Af­ter win­ning pri­maries, women could set a record


“When women run, women win.” That’s been the line on get­ting more women into pub­lic of­fice; if only there were more can­di­dates, there would be more elected.

So with a record 256 women run­ning for the House and Se­nate this year, will there be a record-break­ing surge of women in of­fice come Jan­uary?

Prob­a­bly, prob­a­bly not and maybe. It de­pends on which of­fice you’re fol­low­ing, and what hap­pens in toss-up races over the next seven weeks.

This has def­i­nitely been a his­toric year so far: The 2018 midterms have bro­ken the record for the num­ber of fe­male can­di­dates who filed as well as for the num­ber and share of women who won pri­maries in House and Se­nate con­tests. The num­ber of women win­ning pri­maries for the gover­nor’s of­fice is also the high­est ever, and the share is the high­est since 2000.

There are more woman vs. woman con­tests than ever be­fore: 33, up from a pre­vi­ous record of 19 in 2002 and the sin­gle dig­its in 1992, the Year of the Woman.

The best chances for women to make his­tory are in the House, where Demo­cratic women won pri­maries at a higher rate than any other group, male or fe­male. Women of color make up onethird of all House can­di­dates, also a record.

Still, it is pos­si­ble that the num­ber of women will de­cline or re­main at sta­tus quo in Congress and in the gover­nors’ of­fices.

How can that be, when the num­ber of women run­ning has shot up so much?

It is mostly be­cause a ma­jor­ity of fe­male can­di­dates are run­ning in House dis­tricts that fa­vor the other party — ei­ther run­ning for open seats or chal­leng­ing in­cum­bents, who al­most al­ways win.

In 84 House races, women are fa­vored to win in Novem­ber be­cause they are run­ning in dis­tricts that are fa­vor­ing their party, or both ma­jor party can­di­dates are women. If only they win, there will be the same num­ber of women in the House next year as there are now.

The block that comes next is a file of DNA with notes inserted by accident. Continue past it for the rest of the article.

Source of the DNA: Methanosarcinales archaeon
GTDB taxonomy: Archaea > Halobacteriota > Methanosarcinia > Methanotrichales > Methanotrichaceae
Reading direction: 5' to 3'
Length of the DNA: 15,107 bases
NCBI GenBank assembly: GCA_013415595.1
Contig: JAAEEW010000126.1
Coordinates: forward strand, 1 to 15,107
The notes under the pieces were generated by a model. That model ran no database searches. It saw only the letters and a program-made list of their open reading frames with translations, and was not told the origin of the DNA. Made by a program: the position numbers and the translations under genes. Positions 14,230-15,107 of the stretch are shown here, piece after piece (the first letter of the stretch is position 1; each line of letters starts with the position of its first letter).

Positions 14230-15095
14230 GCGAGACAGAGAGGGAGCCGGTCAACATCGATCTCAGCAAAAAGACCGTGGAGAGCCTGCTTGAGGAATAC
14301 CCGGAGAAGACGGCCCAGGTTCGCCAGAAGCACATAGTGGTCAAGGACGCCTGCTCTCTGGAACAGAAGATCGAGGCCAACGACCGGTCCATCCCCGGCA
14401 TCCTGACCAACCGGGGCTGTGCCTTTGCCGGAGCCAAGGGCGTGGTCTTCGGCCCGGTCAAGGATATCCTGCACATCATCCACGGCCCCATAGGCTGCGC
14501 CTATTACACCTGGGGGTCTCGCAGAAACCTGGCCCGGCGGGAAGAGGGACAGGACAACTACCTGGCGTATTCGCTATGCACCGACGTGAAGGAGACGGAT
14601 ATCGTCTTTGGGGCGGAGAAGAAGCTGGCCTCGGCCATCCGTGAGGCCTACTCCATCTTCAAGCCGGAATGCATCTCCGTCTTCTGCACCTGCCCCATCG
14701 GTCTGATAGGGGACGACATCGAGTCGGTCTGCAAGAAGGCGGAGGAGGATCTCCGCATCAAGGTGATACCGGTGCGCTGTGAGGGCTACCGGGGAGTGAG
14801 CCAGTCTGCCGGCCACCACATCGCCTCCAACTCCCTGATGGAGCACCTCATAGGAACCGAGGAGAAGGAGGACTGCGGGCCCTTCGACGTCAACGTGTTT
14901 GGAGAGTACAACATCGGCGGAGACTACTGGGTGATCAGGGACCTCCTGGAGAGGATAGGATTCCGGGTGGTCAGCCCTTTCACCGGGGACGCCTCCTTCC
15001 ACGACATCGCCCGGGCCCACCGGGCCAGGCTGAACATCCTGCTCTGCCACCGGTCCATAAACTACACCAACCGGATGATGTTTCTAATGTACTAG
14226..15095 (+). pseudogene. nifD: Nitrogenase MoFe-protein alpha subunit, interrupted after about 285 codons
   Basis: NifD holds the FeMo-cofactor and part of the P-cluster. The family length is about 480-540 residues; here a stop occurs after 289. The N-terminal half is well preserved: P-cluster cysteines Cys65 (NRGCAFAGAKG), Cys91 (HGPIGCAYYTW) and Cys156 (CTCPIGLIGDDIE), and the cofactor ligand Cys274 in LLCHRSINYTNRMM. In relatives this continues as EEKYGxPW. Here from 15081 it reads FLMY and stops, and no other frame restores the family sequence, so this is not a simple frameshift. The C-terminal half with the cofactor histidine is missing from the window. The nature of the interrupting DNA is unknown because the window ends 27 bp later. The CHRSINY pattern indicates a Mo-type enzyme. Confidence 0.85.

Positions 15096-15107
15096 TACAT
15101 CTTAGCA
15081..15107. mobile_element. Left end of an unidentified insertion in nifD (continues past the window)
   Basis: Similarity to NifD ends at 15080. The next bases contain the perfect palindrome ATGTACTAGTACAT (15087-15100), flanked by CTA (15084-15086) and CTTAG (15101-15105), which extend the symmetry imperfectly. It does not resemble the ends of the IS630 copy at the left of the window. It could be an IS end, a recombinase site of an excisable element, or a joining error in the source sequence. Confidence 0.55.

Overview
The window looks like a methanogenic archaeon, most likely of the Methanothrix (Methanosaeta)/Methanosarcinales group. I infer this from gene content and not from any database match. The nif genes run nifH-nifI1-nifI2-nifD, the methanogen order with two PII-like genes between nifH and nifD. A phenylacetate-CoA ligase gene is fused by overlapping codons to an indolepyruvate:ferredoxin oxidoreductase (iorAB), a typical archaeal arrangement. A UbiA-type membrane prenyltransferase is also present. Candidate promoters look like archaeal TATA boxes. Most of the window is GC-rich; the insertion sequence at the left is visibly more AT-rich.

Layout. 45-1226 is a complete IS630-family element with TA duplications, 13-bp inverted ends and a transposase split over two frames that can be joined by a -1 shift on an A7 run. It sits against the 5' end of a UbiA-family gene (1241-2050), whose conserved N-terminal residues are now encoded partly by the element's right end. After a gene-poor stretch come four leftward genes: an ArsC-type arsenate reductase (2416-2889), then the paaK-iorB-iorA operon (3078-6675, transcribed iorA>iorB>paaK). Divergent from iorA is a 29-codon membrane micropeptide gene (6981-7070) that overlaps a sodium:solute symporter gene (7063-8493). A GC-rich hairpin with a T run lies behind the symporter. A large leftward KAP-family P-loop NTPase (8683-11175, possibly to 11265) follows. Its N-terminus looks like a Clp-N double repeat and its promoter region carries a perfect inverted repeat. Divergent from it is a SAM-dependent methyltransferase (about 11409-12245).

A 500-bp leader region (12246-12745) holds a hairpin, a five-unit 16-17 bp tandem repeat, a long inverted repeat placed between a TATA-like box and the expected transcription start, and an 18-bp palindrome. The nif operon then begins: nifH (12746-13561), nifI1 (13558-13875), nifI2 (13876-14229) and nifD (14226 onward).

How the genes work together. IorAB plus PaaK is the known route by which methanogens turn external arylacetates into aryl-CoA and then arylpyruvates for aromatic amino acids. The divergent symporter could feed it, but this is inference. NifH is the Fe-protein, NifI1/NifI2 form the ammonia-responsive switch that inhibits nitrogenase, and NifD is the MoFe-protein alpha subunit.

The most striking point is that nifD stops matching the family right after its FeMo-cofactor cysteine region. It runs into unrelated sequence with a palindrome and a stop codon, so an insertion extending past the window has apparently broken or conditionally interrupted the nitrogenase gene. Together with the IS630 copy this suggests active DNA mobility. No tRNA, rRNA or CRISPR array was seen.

But if women win all the com­pet­i­tive races in ad­di­tion to ones where they are fa­vored to win, they will hold 116 seats in the House come Jan­uary. Still, this is not par­ity: Even if women win ev­ery one of the races with fe­male nom­i­nees, they still will oc­cupy fewer than half the seats in the House.

Ac­cord­ing to the Cen­ter for Amer­i­can Women and Pol­i­tics at Rut­gers, half of fe­male nom­i­nees in the House are run­ning as chal­lengers, com­pared with 36 per­cent of male nom­i­nees. Among Democrats, 53 per­cent of the women in the gen­eral elec­tion are chal­lengers, com­pared with 40 per­cent of men.

“The ar­gu­ment has been: When women run, they’re just as likely as sim­i­larly sit­u­ated men to win,” said Jen­nifer Law­less, a pro­fes­sor of pol­i­tics at the Univer­sity of Vir­ginia (and a former Demo­cratic House can­di­date in Rhode Is­land). “It’s not that they’re less likely to win this year — they’re just com­pris­ing a lot of the chal­lengers.”


Women at­tend 2017’s Women’s March in Wash­ing­ton the day af­ter Pres­i­dent Don­ald Trump’s in­au­gu­ra­tion. A record 256 women are run­ning for Congress in the 2018 midterms, with a large num­ber of Democrats re­flect­ing the en­ergy be­hind demon­stra­tions against Trump.

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